Dorothy Bramlage Public Library

(785) 238-4311
230 W 7th St, Junction City, KS 66441
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The Dorothy Bramlage Public Library was established in May of 1983. Previously, Junction City's library had been the George Smith Public Library. This first library, named after the Junction City resident who founded it, opened in March of 1908.



Having come through its pioneer years, in the early 1900s Junction City was a firmly established community with businesses, schools, churches, and agricultural developments. It lacked, however, a library - as well as funds to build one.



When George Smith, a wealthy businessman, died in 1905, he left his entire $75,000 estate to the city for the purpose of building a library. He specified that the library was to be constructed at the corner of Seventh and Washington Streets as a two-story building. The library was to be housed on the second floor of this building with local businesses on the first floor. Rent from these businesses' owners was to be given to the library as a means of continued support.



It was a creative idea. Unfortunately, because the library could only be reached by climbing a steep 27-step flight of stairs, it was inaccessible to many patrons. Moreover, while its limited 5,200 square feet adequately housed the library's initial collection of books, by the mid-1970s, books were shelved in double rows (the back row hidden behind the first) as well as in windowsills.



In 1980 the library proposed the construction of a new, 20,000 square-foot, single-level library to the City Commission. When funding once again proved lacking, local resident Fred Bramlage donated $750,000 to build and equip the new facility, asking that it be named in honor of his wife Dorothy. A private donor offered another $50,000. While these funds were insufficient to construct the proposed 20,000 square-foot building, they provided for one of 13,000 square feet.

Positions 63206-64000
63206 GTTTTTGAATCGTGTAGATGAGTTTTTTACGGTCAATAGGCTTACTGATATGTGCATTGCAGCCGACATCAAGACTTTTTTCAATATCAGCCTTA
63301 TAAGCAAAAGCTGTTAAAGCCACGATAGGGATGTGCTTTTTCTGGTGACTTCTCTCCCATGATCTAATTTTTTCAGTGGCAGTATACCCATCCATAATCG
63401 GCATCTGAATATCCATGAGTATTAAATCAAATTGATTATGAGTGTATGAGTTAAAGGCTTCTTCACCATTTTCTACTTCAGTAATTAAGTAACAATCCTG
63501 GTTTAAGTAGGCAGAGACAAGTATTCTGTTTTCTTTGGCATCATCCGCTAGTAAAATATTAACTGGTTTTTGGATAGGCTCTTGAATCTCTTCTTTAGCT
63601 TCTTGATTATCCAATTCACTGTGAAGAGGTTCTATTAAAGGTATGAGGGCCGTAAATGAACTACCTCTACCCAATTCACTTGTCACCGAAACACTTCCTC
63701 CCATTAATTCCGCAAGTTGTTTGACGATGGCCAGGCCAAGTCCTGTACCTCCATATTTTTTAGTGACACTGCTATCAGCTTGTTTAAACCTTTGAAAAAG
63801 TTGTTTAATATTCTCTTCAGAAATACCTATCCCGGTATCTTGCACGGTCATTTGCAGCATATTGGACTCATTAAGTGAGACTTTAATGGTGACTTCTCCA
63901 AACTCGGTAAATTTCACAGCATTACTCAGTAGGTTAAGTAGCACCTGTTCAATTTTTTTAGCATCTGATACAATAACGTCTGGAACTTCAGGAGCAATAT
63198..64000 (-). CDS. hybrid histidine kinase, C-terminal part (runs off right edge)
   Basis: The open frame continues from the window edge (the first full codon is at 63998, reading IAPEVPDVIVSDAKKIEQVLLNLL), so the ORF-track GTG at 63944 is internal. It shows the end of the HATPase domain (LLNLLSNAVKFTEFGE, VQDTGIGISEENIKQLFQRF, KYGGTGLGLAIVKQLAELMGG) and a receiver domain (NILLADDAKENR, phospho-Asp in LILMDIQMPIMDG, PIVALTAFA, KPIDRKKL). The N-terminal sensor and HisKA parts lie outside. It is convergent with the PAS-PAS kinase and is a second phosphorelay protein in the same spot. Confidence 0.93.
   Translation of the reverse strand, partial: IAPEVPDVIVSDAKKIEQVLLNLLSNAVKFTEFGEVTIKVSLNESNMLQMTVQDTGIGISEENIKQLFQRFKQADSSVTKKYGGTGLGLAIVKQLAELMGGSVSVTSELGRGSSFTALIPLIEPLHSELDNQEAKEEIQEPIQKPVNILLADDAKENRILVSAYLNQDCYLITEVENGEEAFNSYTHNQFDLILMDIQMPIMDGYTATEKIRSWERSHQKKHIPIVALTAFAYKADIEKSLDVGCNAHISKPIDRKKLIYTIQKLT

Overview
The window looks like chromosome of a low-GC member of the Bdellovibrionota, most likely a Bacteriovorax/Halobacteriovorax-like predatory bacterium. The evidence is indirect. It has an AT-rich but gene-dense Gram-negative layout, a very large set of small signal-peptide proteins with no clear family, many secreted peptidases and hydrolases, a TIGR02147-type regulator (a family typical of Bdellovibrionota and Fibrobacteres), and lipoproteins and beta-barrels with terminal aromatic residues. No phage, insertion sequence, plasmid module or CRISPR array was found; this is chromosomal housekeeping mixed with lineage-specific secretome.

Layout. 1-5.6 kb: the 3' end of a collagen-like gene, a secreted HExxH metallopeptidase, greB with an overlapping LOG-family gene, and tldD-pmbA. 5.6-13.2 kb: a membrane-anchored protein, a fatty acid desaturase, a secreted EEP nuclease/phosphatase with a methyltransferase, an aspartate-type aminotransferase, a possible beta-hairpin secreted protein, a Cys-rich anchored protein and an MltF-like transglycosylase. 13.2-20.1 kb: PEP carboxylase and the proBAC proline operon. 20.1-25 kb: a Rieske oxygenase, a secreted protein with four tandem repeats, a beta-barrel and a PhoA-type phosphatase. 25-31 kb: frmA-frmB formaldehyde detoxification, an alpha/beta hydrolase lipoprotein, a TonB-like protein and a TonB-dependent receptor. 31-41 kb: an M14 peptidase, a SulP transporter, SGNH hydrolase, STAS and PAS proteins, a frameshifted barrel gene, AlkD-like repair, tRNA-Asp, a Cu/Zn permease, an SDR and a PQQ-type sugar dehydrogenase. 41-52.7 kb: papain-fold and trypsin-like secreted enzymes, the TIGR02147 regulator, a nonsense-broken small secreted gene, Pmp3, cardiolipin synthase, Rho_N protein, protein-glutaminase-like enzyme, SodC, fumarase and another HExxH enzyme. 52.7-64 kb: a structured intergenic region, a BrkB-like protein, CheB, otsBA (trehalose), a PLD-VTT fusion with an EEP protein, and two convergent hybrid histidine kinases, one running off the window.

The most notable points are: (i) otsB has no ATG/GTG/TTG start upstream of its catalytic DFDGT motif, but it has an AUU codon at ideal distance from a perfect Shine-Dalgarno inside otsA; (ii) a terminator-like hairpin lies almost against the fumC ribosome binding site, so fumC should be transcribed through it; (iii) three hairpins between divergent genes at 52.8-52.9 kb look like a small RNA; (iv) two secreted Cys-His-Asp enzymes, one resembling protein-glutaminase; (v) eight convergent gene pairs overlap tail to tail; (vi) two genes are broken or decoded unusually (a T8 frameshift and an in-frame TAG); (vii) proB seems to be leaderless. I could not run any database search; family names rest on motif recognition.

Junction City donated the site for the new library, and on May 5, 1983, the Dorothy Bramlage Public Library opened its doors. In the three decades since then, the library has continued to grow and expand its services. Responding to changing times, it is no longer merely a building full of books, but is a thriving (though still quiet) environment serving the community's reading, research, technological, educational, social, and meeting space needs. The George Smith Library still stands today serving as a reception hall.

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